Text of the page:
Page last updated at 10:43 GMT, Tuesday, 25 August 2009 11:43 UK

South Asia hit by sugar shortages

Sugarcane field in India
Sugar is used extensively in food and beverages in South Asia

A massive shortage in sugar stocks in India and Pakistan has led to soaring prices and consumer unrest.

The Indian government has introduced strict limits on companies that stockpile sugar to check rising prices.

Shortages led Pakistan's government to nearly double sugar prices causing public outrage ahead of the fasting month of Ramadan, which has now begun.

The price of raw sugar worldwide has increased to its highest level since 1981, as supply concerns grow.

India is the largest consumer of sugar in the world and the second largest producer, but poor monsoon rains have slashed output, forcing it to rely on imports.

One newspaper report says India's sugar stocks have decline to 4.5 million tonnes - just enough to meet two months of domestic demand.

The Indian government said bulk sugar buyers, such as biscuit manufacturers, would be allowed to store only 15 days supply.

Festival demand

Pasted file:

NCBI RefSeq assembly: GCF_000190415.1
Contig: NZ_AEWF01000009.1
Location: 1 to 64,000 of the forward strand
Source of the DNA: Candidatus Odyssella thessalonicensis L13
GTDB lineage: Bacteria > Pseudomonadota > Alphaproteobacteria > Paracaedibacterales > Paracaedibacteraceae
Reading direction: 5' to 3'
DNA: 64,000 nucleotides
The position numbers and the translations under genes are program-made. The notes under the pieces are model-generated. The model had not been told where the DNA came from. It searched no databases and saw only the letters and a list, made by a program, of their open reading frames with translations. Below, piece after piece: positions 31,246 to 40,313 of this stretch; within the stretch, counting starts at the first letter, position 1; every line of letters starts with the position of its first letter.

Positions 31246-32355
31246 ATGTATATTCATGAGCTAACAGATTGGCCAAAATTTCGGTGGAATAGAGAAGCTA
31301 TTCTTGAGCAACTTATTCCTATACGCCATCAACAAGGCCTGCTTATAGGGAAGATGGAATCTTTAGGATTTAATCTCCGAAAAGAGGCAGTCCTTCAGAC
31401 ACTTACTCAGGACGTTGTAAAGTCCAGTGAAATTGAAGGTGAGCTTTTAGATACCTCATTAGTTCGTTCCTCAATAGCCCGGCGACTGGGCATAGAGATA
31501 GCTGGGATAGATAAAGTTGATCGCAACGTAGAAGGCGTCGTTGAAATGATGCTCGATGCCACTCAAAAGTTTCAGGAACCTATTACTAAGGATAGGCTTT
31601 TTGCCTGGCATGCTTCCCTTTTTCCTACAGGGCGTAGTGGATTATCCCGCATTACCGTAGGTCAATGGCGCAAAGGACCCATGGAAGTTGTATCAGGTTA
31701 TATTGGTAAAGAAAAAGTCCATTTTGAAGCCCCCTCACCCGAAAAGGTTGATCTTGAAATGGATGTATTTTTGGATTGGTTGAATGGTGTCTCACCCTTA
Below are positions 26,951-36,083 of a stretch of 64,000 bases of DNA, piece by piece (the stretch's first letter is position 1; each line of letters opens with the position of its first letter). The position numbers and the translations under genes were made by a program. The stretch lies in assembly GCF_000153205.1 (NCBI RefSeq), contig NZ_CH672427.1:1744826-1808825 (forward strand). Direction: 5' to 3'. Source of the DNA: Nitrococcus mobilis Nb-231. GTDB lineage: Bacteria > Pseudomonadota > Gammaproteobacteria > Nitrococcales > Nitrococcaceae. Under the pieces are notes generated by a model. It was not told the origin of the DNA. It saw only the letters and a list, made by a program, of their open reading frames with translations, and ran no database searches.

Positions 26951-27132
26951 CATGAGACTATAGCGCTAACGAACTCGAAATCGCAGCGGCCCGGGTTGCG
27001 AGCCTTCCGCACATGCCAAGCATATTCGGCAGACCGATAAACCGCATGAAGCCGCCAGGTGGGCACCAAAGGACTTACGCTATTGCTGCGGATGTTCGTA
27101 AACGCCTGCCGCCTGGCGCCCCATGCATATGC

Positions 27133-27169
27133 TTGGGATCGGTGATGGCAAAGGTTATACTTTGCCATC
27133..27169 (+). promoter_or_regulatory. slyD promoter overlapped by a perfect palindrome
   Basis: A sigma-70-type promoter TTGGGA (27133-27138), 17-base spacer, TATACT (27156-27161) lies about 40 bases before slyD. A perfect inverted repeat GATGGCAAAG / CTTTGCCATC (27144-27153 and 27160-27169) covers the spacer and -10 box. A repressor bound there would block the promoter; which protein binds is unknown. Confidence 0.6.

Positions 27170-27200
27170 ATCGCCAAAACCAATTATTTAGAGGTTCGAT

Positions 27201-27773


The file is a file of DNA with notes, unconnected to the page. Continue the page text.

In Pakistan, a production shortfall has sent sugar prices up by more than 15% over the last couple of months.

Consumers have expressed unease about the price rises particularly ahead of the fasting month of Ramadan, when when food consumption usually goes up.

Factory owners in Pakistan have been told by the country's interior ministry they must release sugar stocks or risk punitive action.

Sugar production in Pakistan has fallen to around 3.7 million tonnes this year from more than 4.5 million tonnes last year.

The government says it is importing 175,000 tonnes of sugar on an emergency basis to meet domestic demand.

But traders say it will be a while before import consignments hit the market.

Global sugar prices have been pushed up by growing demand in Brazil for sugar to be turned into ethanol for vehicle fuel, and a sharp fall in production in India, the world's largest sugar consumer.

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